Instead, since those glory days of popular upheaval, the army has led a counter-revolution whose primary objectives have been nothing short of complete control over both the economy and politics, driven by financial hunger and the personal interests of an elite subset.

But the army has not learned from history: short and medium terms gains, however large, can lead to long-term losses. The inherent injustice of economic and political hegemony can, in and of itself, be a trigger for the very unrest that men with guns have sought to forestall since 2011.

Eight days after the revolution, I warned that “those who hold one-fifth of the pie will not go quietly… [they] will suppress any and all institutional and constitutional attempts to curb that economic control".

If these words were prophetic, analysis of the current state of the military economy portends nothing but instability for those in control. If the army continues to be a state within a state, to garner riches instead of defending the people, it will only implode the very state it claims to protect.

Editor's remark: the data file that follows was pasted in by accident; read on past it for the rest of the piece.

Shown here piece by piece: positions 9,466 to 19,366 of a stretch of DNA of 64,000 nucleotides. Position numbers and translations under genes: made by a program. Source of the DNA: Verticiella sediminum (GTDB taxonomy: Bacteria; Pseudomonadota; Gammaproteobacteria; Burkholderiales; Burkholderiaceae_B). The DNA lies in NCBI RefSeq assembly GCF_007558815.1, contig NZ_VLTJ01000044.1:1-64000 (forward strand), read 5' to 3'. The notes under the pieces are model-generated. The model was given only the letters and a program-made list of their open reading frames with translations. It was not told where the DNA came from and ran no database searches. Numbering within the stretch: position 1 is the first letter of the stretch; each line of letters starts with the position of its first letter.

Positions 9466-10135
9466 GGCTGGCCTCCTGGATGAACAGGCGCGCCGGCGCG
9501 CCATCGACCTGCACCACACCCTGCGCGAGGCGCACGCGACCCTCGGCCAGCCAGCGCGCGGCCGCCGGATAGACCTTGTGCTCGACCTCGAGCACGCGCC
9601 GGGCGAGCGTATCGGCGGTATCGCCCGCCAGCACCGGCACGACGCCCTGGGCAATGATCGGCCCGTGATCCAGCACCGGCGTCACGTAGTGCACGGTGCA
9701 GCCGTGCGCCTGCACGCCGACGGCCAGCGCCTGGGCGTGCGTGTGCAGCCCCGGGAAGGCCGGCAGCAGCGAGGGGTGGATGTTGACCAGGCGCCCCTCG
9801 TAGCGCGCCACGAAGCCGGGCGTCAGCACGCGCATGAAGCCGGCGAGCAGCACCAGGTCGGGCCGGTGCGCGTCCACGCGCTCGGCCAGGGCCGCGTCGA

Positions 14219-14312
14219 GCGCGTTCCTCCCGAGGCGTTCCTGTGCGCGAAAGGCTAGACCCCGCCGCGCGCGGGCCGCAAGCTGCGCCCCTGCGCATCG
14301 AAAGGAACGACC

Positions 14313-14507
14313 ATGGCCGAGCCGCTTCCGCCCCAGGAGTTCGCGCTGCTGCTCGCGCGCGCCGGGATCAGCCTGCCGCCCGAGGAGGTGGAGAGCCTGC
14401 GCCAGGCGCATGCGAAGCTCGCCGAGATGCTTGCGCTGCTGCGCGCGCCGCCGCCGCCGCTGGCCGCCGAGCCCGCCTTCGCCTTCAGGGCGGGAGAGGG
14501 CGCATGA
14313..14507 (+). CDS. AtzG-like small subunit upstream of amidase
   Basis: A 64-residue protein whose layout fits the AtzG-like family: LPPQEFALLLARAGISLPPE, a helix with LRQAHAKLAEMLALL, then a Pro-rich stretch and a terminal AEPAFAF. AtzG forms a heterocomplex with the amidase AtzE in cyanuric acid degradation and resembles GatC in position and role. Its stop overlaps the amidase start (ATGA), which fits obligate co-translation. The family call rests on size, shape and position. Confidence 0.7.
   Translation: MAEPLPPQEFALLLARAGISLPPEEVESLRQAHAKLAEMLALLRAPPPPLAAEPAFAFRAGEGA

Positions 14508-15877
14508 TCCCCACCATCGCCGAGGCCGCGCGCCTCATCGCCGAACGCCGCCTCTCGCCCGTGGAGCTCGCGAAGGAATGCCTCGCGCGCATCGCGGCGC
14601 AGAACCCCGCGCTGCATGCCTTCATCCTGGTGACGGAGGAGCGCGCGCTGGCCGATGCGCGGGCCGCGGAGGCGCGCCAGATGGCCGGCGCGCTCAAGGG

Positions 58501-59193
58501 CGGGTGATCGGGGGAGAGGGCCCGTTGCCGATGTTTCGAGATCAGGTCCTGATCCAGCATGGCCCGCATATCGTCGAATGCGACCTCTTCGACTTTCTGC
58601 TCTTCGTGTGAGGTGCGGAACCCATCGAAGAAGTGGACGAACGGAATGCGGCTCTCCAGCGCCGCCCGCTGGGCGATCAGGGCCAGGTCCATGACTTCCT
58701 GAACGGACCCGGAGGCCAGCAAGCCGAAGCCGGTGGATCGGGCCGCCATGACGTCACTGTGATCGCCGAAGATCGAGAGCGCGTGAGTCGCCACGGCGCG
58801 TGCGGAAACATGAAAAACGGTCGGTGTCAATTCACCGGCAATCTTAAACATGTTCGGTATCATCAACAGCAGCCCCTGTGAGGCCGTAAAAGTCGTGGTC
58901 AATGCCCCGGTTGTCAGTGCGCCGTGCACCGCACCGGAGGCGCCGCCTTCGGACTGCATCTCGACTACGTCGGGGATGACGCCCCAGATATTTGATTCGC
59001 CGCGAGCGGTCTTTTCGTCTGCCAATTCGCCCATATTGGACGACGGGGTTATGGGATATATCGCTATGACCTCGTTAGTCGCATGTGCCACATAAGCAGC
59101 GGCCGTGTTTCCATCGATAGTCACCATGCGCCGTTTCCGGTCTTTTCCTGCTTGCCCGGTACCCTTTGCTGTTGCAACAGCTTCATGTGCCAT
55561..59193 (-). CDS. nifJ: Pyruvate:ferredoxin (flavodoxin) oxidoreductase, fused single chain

No matter how this plays out, let the words of a general in charge of military economic portfolio ring in your ears: the economic military empire is “is our sweat and we are going to protect it with our blood”.

Amr Khalifa is a freelance journalist and analyst recently published in Ahram Online, Mada Masr, The New Arab, Muftah and Daily News Egypt. You can follow him on Twitter@cairo67unedited.

The views expressed in this article belong to the author and do not necessarily reflect the editorial policy of Middle East Eye.

Photo: Egyptian soldiers patrol through Sinai (AFP)